Global insurance and reinsurance company Everest Re has reported a strong second-quarter of results, with its reinsurance book expanding almost 40% on a gross premium basis, but with catastrophe losses a little ahead of the prior year.
The set of results reported by Everest Re bode well for the firms Mt. Logan Re Ltd. collateralized reinsurance sidecar-like vehicle, which is its main third-party capital play.
Mt. Logan Re writes collateralized reinsurance business in the main, with a property catastrophe focus, so the growth and strong reinsurance result implies the Mt. Logan Re book should have fared well in the period.
The slightly elevated Q2 catastrophe losses are perhaps ahead of where they may have been anticipated, given the typically benign nature of Q2, but are in no means significant and this likely means Mt. Logan Re will have experienced a positive quarter.
Everest Re reported $680 million of net income for the quarter, taking first-half net income to more than $1.02 billion, far ahead of the pandemic hit 2020 results.
Gross written premiums grew by an impressive 35%, while net premiums rose by 39%, implying strong retention levels and prudent use of capital to expand and also protect the Everest Re books.
Underwriting income came out at $274 million for the quarter, which is after taking account of pre-tax net catastrophe losses of $45 million, which Everest Re said were from several global catastrophe events.
President & CEO Juan C. Andrade commented on the Q2 2021 results, “Everest had an excellent quarter across the board with very strong growth and outstanding underwriting and investment performance. These results serve as the foundation for our exceptional net income result of $1.02 billion through the first half of 2021 and are another important step toward achieving our strategic plan objectives. Everest achieved an annualized Total Shareholder Return (“TSR”) of 22.5% through the first half of 2021, exceeding our strategic plan target of 13.0%. Everest capitalized on market opportunities to expand our franchises in both reinsurance and insurance, driven by the relentless execution of our strategies and the valuable risk solutions provided to our customers and broker partners. Our focus on disciplined underwriting drove strong profitability in both reinsurance and insurance across our global operations. Finally, the standout performance this quarter demonstrates the quality of Everest’s diversified earnings, and it is an important step toward achieving our strategic objectives and the commitments made to our shareholders.”
The catastrophe loss burden in Q2, at $45 million net, was three times higher than the previous years $15 million.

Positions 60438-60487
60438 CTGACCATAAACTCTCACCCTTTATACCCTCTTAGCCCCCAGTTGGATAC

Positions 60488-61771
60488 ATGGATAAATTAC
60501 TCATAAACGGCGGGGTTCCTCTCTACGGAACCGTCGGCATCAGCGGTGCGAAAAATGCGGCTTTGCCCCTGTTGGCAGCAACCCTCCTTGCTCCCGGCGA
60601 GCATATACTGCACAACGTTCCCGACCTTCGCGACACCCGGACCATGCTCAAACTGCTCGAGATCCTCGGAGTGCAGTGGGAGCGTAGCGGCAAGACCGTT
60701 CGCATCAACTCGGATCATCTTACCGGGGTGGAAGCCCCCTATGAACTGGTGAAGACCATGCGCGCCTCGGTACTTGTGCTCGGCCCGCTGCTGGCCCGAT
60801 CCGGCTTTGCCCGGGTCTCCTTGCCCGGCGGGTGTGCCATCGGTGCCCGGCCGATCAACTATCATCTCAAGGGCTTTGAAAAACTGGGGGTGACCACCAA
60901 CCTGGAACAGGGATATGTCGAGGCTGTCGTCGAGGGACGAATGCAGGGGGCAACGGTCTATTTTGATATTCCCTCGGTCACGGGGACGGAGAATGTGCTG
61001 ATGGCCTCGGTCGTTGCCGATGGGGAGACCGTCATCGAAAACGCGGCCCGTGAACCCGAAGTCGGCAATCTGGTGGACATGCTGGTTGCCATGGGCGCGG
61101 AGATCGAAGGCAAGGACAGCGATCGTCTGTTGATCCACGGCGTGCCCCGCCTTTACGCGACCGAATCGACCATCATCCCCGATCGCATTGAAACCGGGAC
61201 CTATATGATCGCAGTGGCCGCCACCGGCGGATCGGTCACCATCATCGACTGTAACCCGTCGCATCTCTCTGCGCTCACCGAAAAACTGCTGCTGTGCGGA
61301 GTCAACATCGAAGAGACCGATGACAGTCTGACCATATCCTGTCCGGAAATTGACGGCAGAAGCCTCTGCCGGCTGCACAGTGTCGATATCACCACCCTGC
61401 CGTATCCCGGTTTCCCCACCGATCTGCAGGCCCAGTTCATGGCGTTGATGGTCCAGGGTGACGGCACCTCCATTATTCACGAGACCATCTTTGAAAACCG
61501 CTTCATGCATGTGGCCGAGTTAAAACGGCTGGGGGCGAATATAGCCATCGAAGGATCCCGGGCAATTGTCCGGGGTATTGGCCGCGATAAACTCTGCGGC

But still, Everest Re reported a loss ratio of 62% across the business, better than the previous year’s almost 69% and the combined ratio at 89.3% was well below Q2 2020’s 97.5%.
For the first-half the combined ratio now stands at 93.6%, despite $305 million of first-half catastrophe losses, much better than H1 2020’s 97.5% combined ratio on just $45 million of catastrophe losses.
Which clearly marks improved performance post COVID, but also suggests Everest Re’s book is earning out better than prior years.
Reinsurance is our area of greatest interest, given the read across to the firm’s Mt. Logan Re collateralized reinsurance vehicle.
Gross premiums increased by 40% during the second-quarter, with “broad demand for our reinsurance solutions in the US and across the world, notably in Europe, Bermuda, London, and Latin America,” Everest Re said.
The company said that, “growth was well balanced by product line and geography and illustrates our ability to deploy capital strategically in attractive markets and in attractive and diversifying product lines.”
Adding that, “We had favorable renewals at April 1 and June 1 and we continue to write a stronger, less volatile, more diversified, and more profitable book on a risk adjusted basis.”
Again suggesting that Everest Re made strong use of its ability to retain more business and managed its protection efficiently, the company booked higher net premium growth in reinsurance, of almost 45% for the quarter.
$35 million of the firm’s Q2 catastrophe losses hit the reinsurance business, but still the combined ratio was only 87.9%, much better than the prior year’s 86.7%.
All of which suggests the reinsurance book at Mt. Logan Re should also have had a strong quarter, benefiting from the still relatively benign loss environment and the opportunity presented by Everest Re’s strong growth.
As a reminder, Everest Re’s CEO recently explained that the company is targeting significant growth for Mt. Logan Re.